view from 350 meters up, looking through the floor to the street below

the Skytree in it's natural environment

Skytree cast upon the city below

The sky is mostly blue so we figure that we should be able to see Mt. Fuji today. We make the half hour walk over to the tower and spend about 15 minutes trying to figure out how to get inside. Once in we find the ticket desk on the 4th floor and ask for two tickets to the top. They are 2000yen each. She tells us that we can only buy a ticket from the ground to 350 meters and that if we want to go to the very top we need to buy a ticket at 350m for the second leg. I ask if we can see Mt. Fuji today and she says "no". Hey, on the bright side we didn’t have to waste the extra money to go to not see at the top what we can’t see in the middle, right? We spend about 45 minutes taking pictures of the various Tokyo landmarks...except Mt. Fuji. After the tower we head to the bottom and before leaving we pull out the guide books for a place to get some food in this area before we leave. El picks a tempura place called Nekase. It takes a few minutes to find it and after walking past it twice and are about to give up I spy a door that has no English writing, but looks like it might be a restaurant. We go in and ask for Nekase and they say "yes". We are seated immediately and look at the menu- they give us an English menu. There are only three choices, shrimp tempura, fish tempura, and shrimp and fish tempura. We each order a shrimp and a hot green tea. It comes very quickly and is served with a side of miso soup and plate of Japanese pickles. The tempura batter is a little thicker than I am used to and it is served over rice with the dipping sauce already poured over the bowl. We read that they use a sesame oil to make their tempura which gives it more of a golden color than the yellowish crust you usually see and that this is considered one of, if not the best tempura place in all of Tokyo. The taste is really good and we are done pretty quickly. A great pick by El, now, at 6:30pm we will start making our way back towards Shinjuku for our last evening in town. We end the evening as we have the previous two with a stop at Godz heavy metal bar. I still love this place, although tonight has more people smoking and the music is a little on the extreme side that I don't necessarily prefer. We take the opportunity to write our postcards. Earlier today we stopped at a post office and bought some stamps so we will be able to just drop them in the morning. Since we leave on the 5:55am train we don’t really need to try to find more things to do in the city- giving me the time to just stand and appreciate where I am at this moment- and of course, who I am with. We stay for a few beers and on the way back to the hotel we agree to stop again at our favorite little ramen shop. 

this ain't Nissin ramen-in-a-cup! I can't even explain how good this was

It tastes as good as it did two nights ago and will be the prime example for how we remember the food in Japan. Simple and tasty. Back at the room we pack and set alarms to ensure we make our train at 5:55.

Tuesday 3/4/14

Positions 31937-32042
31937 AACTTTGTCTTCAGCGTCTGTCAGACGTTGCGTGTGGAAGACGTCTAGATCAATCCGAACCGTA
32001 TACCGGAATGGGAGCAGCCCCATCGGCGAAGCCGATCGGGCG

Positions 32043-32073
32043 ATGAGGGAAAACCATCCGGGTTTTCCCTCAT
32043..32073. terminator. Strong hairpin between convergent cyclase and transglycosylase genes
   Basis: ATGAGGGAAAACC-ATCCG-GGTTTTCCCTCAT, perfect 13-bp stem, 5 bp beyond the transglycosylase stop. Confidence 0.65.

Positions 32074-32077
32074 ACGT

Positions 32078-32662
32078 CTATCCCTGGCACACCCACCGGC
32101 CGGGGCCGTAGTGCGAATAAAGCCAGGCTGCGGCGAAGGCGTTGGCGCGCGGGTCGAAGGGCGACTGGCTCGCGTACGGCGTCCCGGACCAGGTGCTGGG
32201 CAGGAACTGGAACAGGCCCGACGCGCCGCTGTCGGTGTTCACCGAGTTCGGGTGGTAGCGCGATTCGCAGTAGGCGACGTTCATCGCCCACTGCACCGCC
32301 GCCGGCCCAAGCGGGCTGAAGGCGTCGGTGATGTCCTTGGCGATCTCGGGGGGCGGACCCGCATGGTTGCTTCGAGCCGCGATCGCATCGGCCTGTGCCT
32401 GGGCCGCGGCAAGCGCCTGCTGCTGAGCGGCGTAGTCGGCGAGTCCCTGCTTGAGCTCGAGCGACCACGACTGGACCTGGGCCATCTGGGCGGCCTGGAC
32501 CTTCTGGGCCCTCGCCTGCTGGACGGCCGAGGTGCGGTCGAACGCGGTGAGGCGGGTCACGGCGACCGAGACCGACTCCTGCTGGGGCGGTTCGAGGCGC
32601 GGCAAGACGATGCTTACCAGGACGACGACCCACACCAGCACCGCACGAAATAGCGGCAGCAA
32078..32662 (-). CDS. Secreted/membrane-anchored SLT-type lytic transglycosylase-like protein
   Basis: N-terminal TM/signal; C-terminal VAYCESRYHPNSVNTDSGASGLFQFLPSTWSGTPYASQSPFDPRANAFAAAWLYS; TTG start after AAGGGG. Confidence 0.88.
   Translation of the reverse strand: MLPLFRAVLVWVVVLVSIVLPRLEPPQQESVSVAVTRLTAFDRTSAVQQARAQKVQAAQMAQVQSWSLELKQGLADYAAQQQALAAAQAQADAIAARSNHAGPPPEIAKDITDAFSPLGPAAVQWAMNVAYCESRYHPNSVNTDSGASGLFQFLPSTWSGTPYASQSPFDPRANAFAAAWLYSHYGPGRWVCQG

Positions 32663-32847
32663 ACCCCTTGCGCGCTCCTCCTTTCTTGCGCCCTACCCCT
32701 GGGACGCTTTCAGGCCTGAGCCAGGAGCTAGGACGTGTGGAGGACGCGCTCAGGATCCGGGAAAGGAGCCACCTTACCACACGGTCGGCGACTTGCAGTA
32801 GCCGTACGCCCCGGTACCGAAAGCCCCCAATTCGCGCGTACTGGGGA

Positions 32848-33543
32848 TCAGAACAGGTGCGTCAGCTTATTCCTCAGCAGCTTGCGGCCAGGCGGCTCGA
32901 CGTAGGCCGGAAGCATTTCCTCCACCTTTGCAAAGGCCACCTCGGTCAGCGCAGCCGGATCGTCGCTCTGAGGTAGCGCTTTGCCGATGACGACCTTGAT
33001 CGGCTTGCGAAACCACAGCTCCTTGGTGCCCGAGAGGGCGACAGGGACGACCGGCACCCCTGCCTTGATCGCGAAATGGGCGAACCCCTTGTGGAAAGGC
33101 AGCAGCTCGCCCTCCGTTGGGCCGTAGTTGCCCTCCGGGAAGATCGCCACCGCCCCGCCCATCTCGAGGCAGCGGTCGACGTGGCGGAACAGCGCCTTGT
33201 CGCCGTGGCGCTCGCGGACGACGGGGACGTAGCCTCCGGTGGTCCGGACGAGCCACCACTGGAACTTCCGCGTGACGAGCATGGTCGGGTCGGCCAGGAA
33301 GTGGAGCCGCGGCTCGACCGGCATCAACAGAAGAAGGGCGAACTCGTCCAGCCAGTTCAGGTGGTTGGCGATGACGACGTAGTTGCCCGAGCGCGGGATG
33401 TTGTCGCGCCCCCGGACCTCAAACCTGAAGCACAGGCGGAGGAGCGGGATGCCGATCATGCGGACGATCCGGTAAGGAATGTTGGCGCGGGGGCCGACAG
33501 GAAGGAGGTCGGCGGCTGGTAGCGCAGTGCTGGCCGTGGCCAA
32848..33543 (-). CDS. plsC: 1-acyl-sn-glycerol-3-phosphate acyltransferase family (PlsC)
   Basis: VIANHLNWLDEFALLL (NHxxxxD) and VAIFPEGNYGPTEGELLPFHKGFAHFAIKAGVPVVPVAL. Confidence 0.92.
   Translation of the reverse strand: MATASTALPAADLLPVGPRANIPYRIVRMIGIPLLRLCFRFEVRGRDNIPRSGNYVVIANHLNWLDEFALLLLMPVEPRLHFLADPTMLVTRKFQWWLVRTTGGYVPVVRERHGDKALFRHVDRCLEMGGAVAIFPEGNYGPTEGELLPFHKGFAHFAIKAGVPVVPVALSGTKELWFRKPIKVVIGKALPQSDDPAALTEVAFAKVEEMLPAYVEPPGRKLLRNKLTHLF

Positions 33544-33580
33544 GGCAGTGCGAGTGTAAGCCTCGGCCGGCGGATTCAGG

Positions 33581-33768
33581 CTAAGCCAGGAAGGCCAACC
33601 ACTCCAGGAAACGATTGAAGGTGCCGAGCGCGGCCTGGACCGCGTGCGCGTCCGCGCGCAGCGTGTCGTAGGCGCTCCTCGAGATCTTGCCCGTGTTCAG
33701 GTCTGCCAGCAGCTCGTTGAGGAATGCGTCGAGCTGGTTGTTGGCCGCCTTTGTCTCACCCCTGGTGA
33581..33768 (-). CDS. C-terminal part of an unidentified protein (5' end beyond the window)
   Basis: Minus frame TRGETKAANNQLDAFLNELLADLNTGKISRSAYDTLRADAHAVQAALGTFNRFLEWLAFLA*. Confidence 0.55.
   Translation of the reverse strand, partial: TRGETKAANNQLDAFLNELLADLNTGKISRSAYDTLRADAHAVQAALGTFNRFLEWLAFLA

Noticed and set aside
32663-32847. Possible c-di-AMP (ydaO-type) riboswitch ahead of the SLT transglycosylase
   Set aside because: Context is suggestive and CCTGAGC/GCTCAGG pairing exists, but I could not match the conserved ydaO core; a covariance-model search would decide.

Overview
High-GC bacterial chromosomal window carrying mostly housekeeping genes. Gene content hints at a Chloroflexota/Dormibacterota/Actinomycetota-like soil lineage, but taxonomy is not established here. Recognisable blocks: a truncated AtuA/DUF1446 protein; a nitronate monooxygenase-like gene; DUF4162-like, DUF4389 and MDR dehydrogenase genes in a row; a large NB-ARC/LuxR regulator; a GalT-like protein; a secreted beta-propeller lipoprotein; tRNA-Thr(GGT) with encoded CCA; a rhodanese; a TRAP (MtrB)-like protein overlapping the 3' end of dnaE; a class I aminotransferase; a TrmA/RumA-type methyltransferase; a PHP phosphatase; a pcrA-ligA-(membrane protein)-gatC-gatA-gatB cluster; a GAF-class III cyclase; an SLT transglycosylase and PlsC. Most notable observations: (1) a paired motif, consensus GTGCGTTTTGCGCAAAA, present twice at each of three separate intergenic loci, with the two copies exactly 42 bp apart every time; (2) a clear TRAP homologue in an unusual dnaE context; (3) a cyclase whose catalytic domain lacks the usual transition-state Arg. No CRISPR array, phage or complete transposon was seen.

This is the day that will happen twice- if everything goes as planned. It is Tuesday morning at 11:00 and we are just about to board our direct flight to JFK. We should be landing at 9:00am, also on Tuesday. An appropriate reaction to the fact that to get here we left New York at 10:00am and arrived at 2:00pm the following day. As we leave Japan, Tokyo specifically, I can't help but think of how relieved I am that our experience was such a positive one. About a year ago I asked someone who had lived in Tokyo about the ability to get around if you don’t speak the language. I mean, how necessary is knowing the language to getting around the city? My worst fear was to arrive to Tokyo (or any city really) an not be able to communicate with the taxi driver to get us to the hotel. Of course, I know it would eventually happen, but if the language barrier impedes your travel any more than minimally, it is an issue. I don’t mind having to charade something out or pointing to a menu and settling for some unknown food, that is the price I have to pay for not being able to speak their language, but if they are not able to understand you and you they, I could find myself in a situation where I regret spending the money to take a vacation I can’t take advantage of. I don't think that has ever happened to us, but I wonder if there are places that are absolutely unnavigable by El and I. I thought this might be the first one. When I asked the former resident, she told me that she did feel it was necessary to know some measure of Japanese to be able to get myself around the city. Boy was I pleasantly surprised by just how easy it was for us to do pretty much everything in the city (now, it is possible that things change when you get further out of the city) but the sheer amount of Latin letters found not only in things like street and subway signs, but also in businesses- I mean you walk into a department store and see a sign that reads "tax free sale" written in English it is obvious they are doing some catering to the foreign clientele. Many restaurants have English menus (how many American restaurants have Japanese menus?). Also, not everyone, but many of the people we met did have some level of English. In some cases it was just what they remembered from high school, but others sounded professionally trained, complete with British accent and all. In a city with more than 35 million people, this city has a lot of things going for it. One is the diversity that a city this size can offer. There are the older, historical areas and also the ultra-modern areas. We experienced a little of it all during our time here and are hungry for more. Speaking of "hungry" the food was a pleasant surprise to us. We have just a little experience with Japanese cuisine at home and eating a different dish at almost every meal gave us the real culinary overview we needed. Learning the difference between ramen and soba, the difference between sushi and chirashi, the difference between cooked and raw scallops, and just what the heck "real" yakitori is. Some of the flavors were brilliant and I hope to seek them out again, while others I hope never to encounter again. Of all things, I had a cup of green Japanese tea that was just awful. So bitter, I would swear it was a mistake if not for the person serving it. Our experiences this trip ranged from fun (sushi making class and drinks at the Park Hyatt Hotel) to the wonderful (wandering through Tsukiji market and finding our own experiences)- some will “always have Paris”, we will always have that late night ramen joint in Shinjuku. As I leave, I don’t believe there is one single thing that I wanted to do that I missed out on and even if there are, not knowing them right now ensures I leave without regrets. We travel a little differently than most. We spend less time at things like historical monuments (that is why I coined the phrase "Mona Lisa drive-by") and do things that aren’t usually considered on the tourist path (seeing a Nine Inch Nails concert or spending three evenings in the same heavy metal bar). But the fact that on our last evening here we were walking back to the hotel and recapping our trip, it is obvious that we both had a wonderful time and for most of the exact same reasons. Who could ask for a better travel partner in anyone than someone you just spent your entire vacation with leaving with the same "no regrets" feeling? Although El and I have always traveled pretty well together I think we sync one step closer with every one we take. I do not look forward to any time I would travel without her, since there is no way it could ever be this good with anyone else. Can’t wait to do it again, whether it is somewhere else or back to Japan, because I know it will be great.